🙇‍♂️ Manipulating Chrome through a JavaScript API reminds me of controlling Photoshop using JavaScript which has excellent scripting capabilities … using its Scripting API you can create a script for Photoshop to cut up a large image into tiles for use with Google Maps or a script that allows one to export/import translations from a Photoshop file.

php-timecop – A PHP extension providing “time travel” capabilities

Now this looks handy, especially when you’re writing/testing code that’s dependent on the system’s time:

php-timecop is a PHP extension providing “time travel” and “time freezing” capabilities

  • Freeze time to a specific point.
  • Travel back to a specific point in time, but allow time to continue moving forward from there.
  • Scale time by a given scaling factor that will cause time to move at an accelerated pace.
  • Override time-related PHP stock functions and methods, which supports freezing or traveling time.
var_dump(date("Y-m-d")); // todays date
var_dump(gmdate("Y-m-d H:i:s")); // string(19) "1970-01-01 00:00:00"
var_dump(strtotime("+100000 sec")); // int(100000)

Stub PHP date() and the crew with php-timecop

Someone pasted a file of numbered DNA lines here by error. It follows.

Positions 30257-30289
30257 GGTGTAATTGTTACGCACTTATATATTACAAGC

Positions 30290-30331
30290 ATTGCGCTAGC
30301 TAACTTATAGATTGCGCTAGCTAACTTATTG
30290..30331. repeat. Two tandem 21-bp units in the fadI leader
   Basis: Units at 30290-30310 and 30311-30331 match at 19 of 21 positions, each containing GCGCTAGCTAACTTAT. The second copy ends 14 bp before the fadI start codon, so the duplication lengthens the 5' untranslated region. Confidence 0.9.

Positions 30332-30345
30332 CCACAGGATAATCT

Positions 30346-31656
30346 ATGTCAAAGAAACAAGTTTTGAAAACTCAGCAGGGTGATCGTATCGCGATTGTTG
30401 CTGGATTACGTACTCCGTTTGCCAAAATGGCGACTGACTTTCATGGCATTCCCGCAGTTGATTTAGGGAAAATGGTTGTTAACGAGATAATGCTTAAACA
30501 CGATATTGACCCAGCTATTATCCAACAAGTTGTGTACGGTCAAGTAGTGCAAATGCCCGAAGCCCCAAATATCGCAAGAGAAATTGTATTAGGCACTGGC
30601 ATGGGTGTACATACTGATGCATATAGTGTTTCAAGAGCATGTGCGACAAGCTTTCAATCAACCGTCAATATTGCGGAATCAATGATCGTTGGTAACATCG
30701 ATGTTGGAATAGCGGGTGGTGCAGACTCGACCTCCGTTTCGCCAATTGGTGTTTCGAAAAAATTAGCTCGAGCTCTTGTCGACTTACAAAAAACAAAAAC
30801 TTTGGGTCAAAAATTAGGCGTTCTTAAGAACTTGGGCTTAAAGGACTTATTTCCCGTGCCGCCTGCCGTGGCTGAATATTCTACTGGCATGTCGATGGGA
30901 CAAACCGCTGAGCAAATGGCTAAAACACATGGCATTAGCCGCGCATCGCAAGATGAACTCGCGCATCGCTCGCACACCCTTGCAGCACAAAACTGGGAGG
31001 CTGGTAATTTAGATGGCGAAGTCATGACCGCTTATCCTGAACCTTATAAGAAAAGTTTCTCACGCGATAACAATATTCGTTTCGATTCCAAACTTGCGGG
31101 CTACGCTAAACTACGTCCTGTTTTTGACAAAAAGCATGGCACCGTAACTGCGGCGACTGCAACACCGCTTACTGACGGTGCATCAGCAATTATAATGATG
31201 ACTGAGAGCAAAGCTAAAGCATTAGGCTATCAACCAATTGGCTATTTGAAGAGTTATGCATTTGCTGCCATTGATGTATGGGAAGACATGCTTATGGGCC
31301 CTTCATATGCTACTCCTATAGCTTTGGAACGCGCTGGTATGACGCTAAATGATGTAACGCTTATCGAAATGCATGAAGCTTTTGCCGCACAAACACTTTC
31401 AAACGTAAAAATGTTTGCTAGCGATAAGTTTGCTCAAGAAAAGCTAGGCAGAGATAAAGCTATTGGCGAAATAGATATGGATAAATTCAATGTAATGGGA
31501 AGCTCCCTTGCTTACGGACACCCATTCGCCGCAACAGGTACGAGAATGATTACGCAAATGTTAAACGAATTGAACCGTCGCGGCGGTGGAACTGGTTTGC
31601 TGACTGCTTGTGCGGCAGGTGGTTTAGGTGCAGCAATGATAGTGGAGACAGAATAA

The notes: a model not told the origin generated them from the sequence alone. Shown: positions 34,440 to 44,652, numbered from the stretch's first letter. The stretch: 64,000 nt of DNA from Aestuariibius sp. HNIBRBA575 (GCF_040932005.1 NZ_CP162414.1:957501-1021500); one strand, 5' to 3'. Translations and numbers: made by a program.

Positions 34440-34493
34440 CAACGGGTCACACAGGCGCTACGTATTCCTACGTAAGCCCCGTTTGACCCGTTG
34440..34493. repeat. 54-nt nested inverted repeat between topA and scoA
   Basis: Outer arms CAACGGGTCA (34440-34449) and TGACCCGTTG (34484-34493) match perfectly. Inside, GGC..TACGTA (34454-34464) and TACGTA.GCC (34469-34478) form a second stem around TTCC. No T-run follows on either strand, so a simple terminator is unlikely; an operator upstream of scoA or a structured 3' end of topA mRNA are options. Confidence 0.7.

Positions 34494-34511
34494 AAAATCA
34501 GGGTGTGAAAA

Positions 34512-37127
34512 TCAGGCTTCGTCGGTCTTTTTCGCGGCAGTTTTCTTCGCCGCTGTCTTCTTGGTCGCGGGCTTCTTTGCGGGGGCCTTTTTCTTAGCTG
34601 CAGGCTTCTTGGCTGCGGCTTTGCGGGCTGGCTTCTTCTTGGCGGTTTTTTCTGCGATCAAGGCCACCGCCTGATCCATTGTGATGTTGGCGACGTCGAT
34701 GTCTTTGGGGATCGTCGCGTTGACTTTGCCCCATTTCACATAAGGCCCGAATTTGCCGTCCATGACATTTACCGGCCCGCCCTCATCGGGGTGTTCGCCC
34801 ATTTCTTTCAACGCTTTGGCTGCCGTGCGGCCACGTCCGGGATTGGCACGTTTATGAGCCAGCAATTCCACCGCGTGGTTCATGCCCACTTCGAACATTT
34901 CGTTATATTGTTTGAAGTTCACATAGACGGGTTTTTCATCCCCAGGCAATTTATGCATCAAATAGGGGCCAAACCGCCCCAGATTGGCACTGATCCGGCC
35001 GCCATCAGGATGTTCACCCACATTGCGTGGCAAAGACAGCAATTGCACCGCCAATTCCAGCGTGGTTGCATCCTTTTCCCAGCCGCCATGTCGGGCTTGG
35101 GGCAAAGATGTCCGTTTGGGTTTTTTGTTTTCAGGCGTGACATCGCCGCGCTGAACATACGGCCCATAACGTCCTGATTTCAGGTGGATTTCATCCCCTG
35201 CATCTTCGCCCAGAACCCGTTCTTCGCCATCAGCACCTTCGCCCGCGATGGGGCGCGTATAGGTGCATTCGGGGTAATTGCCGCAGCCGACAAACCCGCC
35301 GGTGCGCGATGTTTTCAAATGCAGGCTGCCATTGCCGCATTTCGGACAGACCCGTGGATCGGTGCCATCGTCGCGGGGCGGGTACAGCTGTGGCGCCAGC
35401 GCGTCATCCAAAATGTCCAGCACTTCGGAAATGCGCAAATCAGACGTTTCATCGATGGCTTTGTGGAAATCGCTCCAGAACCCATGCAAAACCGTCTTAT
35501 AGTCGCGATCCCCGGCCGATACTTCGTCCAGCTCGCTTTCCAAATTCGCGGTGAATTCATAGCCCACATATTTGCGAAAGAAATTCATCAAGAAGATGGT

React Food Truck – A curated set of Visual Studio Code extensions for React Developers

Burke Holland:

I spent a lot of time combing the depths of the VS Code Extension Marketplace to find the tastiest and most delicious extensions that are guaranteed to make your life as a React developer 129% more enjoyable. All you have to do is install the React Food Truck extension and it will automatically install my handpicked extension smorgasbord.

Introducing React Food Truck →
React Food Truck →

Improve the GitHub Website with “Refined GitHub”

Refined GitHub is a browser extension for Chrome and Firefox “that simplifies the GitHub interface and adds useful features”. The nice list of additions includes URL Condensing (pictured above) and Markdown preservation when copying comments (pictured below).

The extension is also able to add a few extra views, filters, and links (such as linking to issue references from the code view); but what I even like most of all is Refined GitHub’s goal:

Our hope is that GitHub will notice and implement some of these much needed improvements. So if you like any of these improvements, please email GitHub support about doing it.

The goal of Refined GitHub is to make itself obsolete.

Refined GitHub →
What’s new in Refined GitHub →